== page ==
Arts & Culture

Folk Musicians Greene and Pedi to Play Niles Gallery

LEXINGTON, Ky. (Oct. 6, 2010) − Traditional mountain music-inspired performers Bruce Greene and Don Pedi will be performing in the next "Appalachia in the Bluegrass" concert. The free public concert is scheduled for noon Friday, Oct. 8, in the Niles Gallery, located in the University of Kentucky Lucille C. Little Fine Arts Library and Learning Center.  

Bruce Greene and Don Pedi's music captures the sound, as well as the spirit of traditional mountain music.

Greene immersed himself in Kentucky fiddling during the 1970s and 1980s trying to track down as many surviving fiddlers as he could. When he first started fiddling, his playing mirrored sources that he learned from, but now it has developed into his own unique style, retaining many traditional elements that make his fiddling sound authentic and ancient.

Pedi was born into a musical family in Chelsea, Mass. In the early 1960s, he got involved with the Boston area folk music scene. Around that time, he became captivated by a dulcimer being played by Richard Farina at a live performance in Boston. After talking to Farina, Pedi knew that one day he would play the dulcimer.

While living in the Colorado Rockies in 1973, Pedi met musicians Tad Wright and Keith Zimmerman, from Asheville, N.C. After hearing Pedi play, they invited him to join them in North Carolina. When Pedi first saw the mountains around Harmon Den and Fines Creek, he felt at home and soon moved to Asheville. Recognized for his playing, Pedi has made the dulcimer an accepted instrument in traditional Southern Dance music.

When in concert together, Greene and Pedi share tunes, songs and stories passed down "by ear" from one generation to the next, dating back to before the Civil War. Old time waltzes and marches, dance tunes, as well as secular, sacred and humorous songs and stories of mountain life are presented in a light-hearted and informative manner by two of America's leading folk musicians.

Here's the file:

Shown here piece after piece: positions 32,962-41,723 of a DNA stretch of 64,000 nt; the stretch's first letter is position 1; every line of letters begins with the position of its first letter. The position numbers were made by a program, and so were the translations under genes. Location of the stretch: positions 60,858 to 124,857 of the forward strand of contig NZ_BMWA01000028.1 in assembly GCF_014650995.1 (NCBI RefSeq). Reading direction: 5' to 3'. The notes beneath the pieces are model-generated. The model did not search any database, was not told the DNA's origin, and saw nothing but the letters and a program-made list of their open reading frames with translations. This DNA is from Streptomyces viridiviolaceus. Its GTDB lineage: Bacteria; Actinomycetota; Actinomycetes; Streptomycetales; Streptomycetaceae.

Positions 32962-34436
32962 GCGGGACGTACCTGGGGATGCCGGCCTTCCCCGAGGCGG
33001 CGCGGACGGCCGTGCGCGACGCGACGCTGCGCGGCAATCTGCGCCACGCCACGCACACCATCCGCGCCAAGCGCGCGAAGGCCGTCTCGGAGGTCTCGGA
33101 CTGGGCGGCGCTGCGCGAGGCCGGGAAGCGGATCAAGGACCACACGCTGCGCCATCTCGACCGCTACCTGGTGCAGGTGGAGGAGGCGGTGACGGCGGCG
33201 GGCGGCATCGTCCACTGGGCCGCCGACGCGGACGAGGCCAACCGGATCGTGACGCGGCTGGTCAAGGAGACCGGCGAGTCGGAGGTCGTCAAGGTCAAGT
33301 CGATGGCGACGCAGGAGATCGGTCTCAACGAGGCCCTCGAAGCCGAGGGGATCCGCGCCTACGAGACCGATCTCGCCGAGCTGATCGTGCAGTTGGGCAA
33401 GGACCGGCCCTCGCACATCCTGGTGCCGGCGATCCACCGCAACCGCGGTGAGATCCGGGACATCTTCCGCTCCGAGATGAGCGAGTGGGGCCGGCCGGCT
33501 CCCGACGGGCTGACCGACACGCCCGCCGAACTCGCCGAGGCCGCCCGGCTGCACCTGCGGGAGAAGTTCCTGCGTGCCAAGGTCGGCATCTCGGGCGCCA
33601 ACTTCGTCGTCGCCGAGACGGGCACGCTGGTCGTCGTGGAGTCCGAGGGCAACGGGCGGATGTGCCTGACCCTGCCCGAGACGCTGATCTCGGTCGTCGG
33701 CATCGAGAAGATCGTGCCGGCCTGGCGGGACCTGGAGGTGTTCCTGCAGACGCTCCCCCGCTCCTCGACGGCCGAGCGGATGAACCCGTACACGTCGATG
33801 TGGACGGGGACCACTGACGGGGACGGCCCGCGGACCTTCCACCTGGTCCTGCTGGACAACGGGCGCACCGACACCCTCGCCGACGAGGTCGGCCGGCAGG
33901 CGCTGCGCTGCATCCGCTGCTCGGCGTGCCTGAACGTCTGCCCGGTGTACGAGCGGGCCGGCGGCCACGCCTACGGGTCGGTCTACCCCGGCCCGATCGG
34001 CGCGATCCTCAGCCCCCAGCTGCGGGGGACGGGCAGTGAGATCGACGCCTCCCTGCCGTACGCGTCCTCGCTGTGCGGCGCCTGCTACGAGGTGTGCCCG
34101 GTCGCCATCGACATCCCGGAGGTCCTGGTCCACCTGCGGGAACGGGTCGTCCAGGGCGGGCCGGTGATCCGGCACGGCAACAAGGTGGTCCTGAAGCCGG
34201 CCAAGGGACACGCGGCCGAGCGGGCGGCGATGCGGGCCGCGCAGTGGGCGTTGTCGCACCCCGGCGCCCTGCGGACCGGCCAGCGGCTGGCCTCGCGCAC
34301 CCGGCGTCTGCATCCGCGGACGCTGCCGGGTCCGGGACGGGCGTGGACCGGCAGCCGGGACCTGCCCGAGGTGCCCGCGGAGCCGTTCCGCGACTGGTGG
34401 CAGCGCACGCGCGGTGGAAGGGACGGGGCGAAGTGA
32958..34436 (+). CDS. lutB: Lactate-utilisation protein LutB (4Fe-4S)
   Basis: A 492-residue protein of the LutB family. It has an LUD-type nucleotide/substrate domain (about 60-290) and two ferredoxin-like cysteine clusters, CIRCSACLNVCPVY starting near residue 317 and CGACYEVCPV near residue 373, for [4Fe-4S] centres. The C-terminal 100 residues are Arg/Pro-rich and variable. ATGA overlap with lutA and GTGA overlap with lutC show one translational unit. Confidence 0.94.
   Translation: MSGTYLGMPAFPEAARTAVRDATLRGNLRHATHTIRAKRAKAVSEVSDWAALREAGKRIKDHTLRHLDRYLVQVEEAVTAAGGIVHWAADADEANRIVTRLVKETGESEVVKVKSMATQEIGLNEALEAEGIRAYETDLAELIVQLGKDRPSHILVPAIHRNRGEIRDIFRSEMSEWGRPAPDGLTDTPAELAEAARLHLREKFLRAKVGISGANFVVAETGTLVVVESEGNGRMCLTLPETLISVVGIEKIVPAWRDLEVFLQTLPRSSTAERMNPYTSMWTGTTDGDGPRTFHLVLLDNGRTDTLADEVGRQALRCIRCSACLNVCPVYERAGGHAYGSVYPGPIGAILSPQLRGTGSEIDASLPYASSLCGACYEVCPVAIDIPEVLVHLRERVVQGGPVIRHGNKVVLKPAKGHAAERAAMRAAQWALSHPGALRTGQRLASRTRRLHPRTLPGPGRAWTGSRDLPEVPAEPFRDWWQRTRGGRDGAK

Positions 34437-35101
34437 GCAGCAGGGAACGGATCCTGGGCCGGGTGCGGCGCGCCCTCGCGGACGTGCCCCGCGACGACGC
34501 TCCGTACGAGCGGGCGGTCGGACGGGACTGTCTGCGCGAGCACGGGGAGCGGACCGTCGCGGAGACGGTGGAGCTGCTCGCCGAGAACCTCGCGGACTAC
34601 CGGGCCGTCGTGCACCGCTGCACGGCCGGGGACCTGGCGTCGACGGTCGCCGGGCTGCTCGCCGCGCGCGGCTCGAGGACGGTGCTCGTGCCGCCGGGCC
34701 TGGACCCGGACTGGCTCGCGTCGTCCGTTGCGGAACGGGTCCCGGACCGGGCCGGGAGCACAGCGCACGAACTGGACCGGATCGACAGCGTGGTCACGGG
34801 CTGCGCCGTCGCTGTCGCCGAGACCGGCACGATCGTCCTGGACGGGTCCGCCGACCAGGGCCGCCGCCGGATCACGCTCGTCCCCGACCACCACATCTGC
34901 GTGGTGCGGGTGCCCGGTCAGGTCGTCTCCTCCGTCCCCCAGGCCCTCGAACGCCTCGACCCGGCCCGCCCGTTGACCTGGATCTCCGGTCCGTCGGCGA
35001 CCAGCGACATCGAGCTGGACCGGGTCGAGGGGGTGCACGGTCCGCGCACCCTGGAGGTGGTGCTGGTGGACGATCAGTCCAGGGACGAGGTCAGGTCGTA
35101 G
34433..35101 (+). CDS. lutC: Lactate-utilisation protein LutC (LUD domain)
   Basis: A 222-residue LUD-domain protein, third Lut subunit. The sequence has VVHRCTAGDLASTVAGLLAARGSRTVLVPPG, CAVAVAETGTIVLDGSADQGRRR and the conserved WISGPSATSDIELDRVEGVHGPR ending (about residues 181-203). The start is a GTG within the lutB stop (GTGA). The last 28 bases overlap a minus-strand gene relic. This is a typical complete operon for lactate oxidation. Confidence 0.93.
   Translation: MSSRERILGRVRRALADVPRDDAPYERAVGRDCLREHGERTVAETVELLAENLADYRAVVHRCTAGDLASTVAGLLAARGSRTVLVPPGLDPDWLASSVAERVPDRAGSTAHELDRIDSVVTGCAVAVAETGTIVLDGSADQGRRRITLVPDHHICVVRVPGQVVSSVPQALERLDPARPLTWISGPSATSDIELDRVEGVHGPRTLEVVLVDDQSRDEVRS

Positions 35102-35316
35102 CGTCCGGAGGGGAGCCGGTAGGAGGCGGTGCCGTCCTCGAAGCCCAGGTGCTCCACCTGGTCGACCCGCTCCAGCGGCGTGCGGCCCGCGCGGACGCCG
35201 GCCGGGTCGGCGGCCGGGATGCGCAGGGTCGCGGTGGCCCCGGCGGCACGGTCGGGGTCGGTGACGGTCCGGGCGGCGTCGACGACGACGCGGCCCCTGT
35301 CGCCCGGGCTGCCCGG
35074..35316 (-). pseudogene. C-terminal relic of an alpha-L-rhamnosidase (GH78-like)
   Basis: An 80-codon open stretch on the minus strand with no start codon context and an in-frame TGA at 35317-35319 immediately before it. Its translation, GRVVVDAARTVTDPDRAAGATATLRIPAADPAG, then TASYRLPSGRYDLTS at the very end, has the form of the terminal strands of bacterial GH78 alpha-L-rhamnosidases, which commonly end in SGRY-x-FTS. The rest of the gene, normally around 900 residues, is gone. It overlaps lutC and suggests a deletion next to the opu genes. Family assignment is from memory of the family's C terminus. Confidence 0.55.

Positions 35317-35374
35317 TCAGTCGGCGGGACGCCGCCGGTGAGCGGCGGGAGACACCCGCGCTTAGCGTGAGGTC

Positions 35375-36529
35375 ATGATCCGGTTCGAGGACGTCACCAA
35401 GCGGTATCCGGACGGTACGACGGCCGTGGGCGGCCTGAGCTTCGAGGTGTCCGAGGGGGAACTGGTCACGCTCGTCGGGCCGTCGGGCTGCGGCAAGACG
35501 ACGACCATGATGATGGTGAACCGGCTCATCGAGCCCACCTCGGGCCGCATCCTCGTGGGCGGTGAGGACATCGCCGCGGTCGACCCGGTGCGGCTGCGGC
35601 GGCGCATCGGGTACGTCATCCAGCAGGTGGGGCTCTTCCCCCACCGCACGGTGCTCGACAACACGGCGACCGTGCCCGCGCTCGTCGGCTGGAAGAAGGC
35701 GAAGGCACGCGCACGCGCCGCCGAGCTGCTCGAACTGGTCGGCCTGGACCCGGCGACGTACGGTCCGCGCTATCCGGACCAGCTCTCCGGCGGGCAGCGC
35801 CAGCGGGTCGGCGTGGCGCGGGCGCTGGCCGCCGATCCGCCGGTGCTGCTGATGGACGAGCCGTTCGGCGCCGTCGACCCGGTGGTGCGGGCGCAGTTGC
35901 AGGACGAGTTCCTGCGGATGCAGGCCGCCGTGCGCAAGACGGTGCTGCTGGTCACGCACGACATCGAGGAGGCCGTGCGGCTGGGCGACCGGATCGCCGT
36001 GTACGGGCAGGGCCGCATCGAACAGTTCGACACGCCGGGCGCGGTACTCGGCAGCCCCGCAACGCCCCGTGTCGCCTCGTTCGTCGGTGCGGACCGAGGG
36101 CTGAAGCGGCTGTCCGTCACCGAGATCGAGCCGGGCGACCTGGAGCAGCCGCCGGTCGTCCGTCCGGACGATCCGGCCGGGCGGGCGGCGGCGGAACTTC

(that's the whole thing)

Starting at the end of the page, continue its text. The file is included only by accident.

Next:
"In addition to being excellent entertainment, live music of this caliber provides a distinguished historical dimension to any event," says Ron Pen, director of the John Jacob Niles Center for American Music, host of the concert.

Known for presenting old time music workshops in a lecture/performance format, the duo also offers hands on classes that range from beginners to those for more advanced players. "Pedi and Greene are gifted performers as well as teachers. They pass on the tradition in a simple and straight forward manner," adds Pen.

To find out more on Bruce Greene and Don Pedi, visit Pedi's website online at

The annual "Appalachia in the Bluegrass" concert series, presented by UK's John Jacob Niles Center for American Music, explores and celebrates traditional music of the Appalachian region. A variety of traditional Appalachia music has been represented through the past few years; from old time sounds of a mountain banjo player to blues-infused styles of music. This year's concert series focuses on different types of American folk music celebrating its roots in old time music.

The Niles Center is a collaborative research and performance center of the UK College of Fine Arts, UK School of Music, and UK Libraries. This year's concert series is also sponsored by the Office of the Provost, the Niles Center and the Appalachian Studies Program.

For more information on the Bruce Greene and Don Pedi concert or the "Appalachia in the Bluegrass" concert series, contact Ron Pen, director of the Niles Center by e-mail to or visit online at